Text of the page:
Israel’s new right-wing government is moving quickly to transform the country.
Israel’s government, the most right-wing in its history, is barely three weeks old and already leaving its mark, quickly pressing ahead with legislation that critics fear will erode Israeli democracy. Benjamin Netanyahu has returned as prime minister, this time leading a coalition of conservative, far-right and ultra-Orthodox parties.
I spoke with Isabel Kershner, a correspondent in The Times’s Jerusalem bureau, about the right’s push to transform Israel.
Ian: What is the new government trying to accomplish?
Isabel: The right-wing parties in the coalition are all extremely ideological, and Netanyahu has made a lot of concessions to them. The new minister of national security is an ultranationalist who has been convicted of inciting anti-Arab racism. He got more authority over the police. The new hard-right finance minister is claiming more authority over Jewish settlements and civilian affairs in the occupied West Bank. Ultra-Orthodox lawmakers want more autonomy and more funding for religious students and schools.
The government is also moving to radically overhaul the judiciary. There’s a perception on the right that the Supreme Court is overly activist and sides with liberals on issues like settlements. Now the coalition wants to give parliament more power to select judges and override Supreme Court rulings. Critics say the coalition’s proposed changes would completely change the nature of Israel’s liberal democracy, which is dynamic but also fragile. Israel doesn’t have a formal constitution; it has basic laws that can be changed with 61 out of 120 votes in the parliament. Netanyahu’s coalition has 64.
Netanyahu is on trial for corruption. Has that made him more reliant on the far right?
Israel’s whole political morass — the deadlock that’s produced five elections in four years — is basically because Netanyahu has been indicted on corruption charges but won’t step aside. In the past, Netanyahu preferred to form governments with more centrist or even center-left parties. This time, the centrists refused to align with a prime minister on trial, so Netanyahu was at the mercy of far-right parties after the election. They were the only partners he could form a government with, and they knew that.
How has the country reacted?
What’s taken many Israelis by surprise is the dizzying speed and determination with which the new government has moved ahead. That’s really galvanized the opposition. Before the election, the liberal and centrist parties in parliament basically failed to cooperate with each other. Suddenly you’re seeing them sitting together, planning the next demonstration and making radical statements of their own. Yair Lapid, the centrist opposition leader, said the judicial overhaul constituted “extreme regime change” and could eliminate Israeli democracy.
It reminds me of the mood in the U.S. after Donald Trump got elected.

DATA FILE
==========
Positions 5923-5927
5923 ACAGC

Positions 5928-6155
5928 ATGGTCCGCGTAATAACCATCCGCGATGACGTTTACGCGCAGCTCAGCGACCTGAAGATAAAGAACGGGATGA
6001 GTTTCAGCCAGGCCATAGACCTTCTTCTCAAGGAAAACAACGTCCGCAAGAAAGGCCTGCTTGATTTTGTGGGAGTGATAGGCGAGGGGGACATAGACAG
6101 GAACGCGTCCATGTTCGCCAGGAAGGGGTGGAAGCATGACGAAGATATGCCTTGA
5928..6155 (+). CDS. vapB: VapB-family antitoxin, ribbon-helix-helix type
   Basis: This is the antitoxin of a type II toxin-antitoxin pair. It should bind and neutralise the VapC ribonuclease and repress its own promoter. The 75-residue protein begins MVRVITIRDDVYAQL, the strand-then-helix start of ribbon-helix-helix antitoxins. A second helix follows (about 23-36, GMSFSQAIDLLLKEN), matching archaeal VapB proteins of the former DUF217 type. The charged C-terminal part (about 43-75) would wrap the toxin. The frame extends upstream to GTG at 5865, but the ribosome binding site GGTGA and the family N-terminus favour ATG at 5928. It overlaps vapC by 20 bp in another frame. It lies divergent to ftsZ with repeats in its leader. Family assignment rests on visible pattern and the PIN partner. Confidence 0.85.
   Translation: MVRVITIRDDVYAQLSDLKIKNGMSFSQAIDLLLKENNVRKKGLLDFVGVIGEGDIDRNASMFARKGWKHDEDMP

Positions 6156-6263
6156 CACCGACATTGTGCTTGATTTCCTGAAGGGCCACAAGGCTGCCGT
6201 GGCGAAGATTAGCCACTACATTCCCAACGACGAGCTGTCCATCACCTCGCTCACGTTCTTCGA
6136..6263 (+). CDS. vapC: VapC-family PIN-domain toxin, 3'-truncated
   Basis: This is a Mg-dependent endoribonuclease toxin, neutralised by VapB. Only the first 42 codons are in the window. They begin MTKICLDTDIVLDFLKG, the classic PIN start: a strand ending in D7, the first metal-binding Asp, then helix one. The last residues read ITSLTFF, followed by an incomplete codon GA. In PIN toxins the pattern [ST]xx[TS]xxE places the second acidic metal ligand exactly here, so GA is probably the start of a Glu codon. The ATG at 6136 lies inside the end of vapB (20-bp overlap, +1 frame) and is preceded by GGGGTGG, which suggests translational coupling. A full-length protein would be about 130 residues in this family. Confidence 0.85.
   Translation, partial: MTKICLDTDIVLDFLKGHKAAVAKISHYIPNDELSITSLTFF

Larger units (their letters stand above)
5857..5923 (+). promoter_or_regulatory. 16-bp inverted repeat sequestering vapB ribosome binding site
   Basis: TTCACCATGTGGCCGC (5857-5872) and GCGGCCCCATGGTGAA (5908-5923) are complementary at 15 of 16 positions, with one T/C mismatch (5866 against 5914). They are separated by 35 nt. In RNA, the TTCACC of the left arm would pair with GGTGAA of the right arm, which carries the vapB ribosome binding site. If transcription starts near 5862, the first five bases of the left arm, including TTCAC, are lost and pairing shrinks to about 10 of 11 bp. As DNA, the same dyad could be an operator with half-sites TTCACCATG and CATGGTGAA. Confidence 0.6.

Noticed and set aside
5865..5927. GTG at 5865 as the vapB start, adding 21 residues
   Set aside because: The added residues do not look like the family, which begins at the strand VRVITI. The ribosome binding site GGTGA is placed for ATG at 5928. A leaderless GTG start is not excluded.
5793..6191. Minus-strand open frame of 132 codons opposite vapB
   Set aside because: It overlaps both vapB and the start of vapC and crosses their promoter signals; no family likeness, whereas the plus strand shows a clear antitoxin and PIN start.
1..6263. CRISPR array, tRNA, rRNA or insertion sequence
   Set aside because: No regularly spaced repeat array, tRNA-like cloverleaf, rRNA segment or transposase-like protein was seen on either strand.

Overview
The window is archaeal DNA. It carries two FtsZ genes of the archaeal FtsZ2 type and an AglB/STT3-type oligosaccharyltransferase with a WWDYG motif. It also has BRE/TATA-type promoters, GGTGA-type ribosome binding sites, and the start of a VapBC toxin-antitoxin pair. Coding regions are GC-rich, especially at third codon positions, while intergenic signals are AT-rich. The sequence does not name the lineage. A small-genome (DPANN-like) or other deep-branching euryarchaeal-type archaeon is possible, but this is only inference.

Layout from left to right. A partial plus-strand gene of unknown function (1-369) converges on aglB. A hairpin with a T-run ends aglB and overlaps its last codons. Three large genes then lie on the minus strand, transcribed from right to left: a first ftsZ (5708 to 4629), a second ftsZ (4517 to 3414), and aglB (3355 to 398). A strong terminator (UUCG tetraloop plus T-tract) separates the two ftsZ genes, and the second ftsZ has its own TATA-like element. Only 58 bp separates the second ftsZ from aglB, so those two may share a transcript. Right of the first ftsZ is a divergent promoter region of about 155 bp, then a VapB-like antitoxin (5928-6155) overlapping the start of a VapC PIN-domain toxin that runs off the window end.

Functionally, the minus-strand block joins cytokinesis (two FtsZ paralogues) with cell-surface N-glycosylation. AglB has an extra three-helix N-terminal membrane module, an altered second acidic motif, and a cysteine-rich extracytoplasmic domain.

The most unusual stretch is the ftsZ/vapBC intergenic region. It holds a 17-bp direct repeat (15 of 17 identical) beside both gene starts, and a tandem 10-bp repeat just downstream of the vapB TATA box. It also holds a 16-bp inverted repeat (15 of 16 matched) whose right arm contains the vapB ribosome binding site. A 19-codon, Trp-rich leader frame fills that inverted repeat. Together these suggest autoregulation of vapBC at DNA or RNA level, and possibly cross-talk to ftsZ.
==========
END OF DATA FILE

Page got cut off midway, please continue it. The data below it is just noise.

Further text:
There was a pro-L.G.B.T.Q. protest on the day the new government was sworn in, because Netanyahu’s coalition includes some extremely anti-gay lawmakers. There have since been protests, including a big one last night, in Tel Aviv, a more secular, liberal city about an hour from Jerusalem.
Israel has seen big protests before. In recent years anti-Netanyahu demonstrators protested outside the prime minister’s residence in Jerusalem. But that was a much more grass-roots, bottom-up movement. What we’re seeing now is the leaders of the opposition parties calling on people to come out into the streets.
What does the new government mean for relations with the Palestinians?
The levels of confidence are below zero. One of the main concerns for the Palestinian Arabs who make up one-fifth of Israel’s citizens is a surge in crime, murders and criminal gang warfare. The previous Israeli government, which for the first time included a small Islamic Arab party in the governing coalition, prioritized fighting crime in conjunction with Arab local authorities. Now the minister overseeing the police has a history of being an anti-Arab activist and provocateur. Meanwhile, the situation regarding the Palestinians in the occupied territories was already tense, and things have quickly become confrontational.
How has all this left Israelis feeling about the state of their politics?
Things here feel more polarized than ever, and there’s a lot at stake. The country is split over what kind of democracy Israel should be and how it’s going to relate to Palestinians. Even among the half of the country that did vote for a right-wing party, not all of them are happy. It’s gone a bit further than some of them wanted. Some are throwing their hands up or switching off the news. Anecdotally, I’m hearing about more people applying for foreign passports. Among those who oppose the government, there’s a kind of doomsday feel.
More about Isabel: She grew up in the United Kingdom, speaks Hebrew and studied Arabic at Oxford University. She spent a gap year in Israel, then another year in Egypt. An early obsession with the Israeli-Palestinian conflict led her to journalism.
Related: Will the U.S. embassy in Jerusalem be built on confiscated Palestinian land?, Rashid Khalidi asks in Times Opinion.
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Lauren Hard, Lauren Jackson, Claire Moses, Tom Wright-Piersanti and Ashley Wu contributed to The Morning. You can reach the team at firstname.lastname@example.org.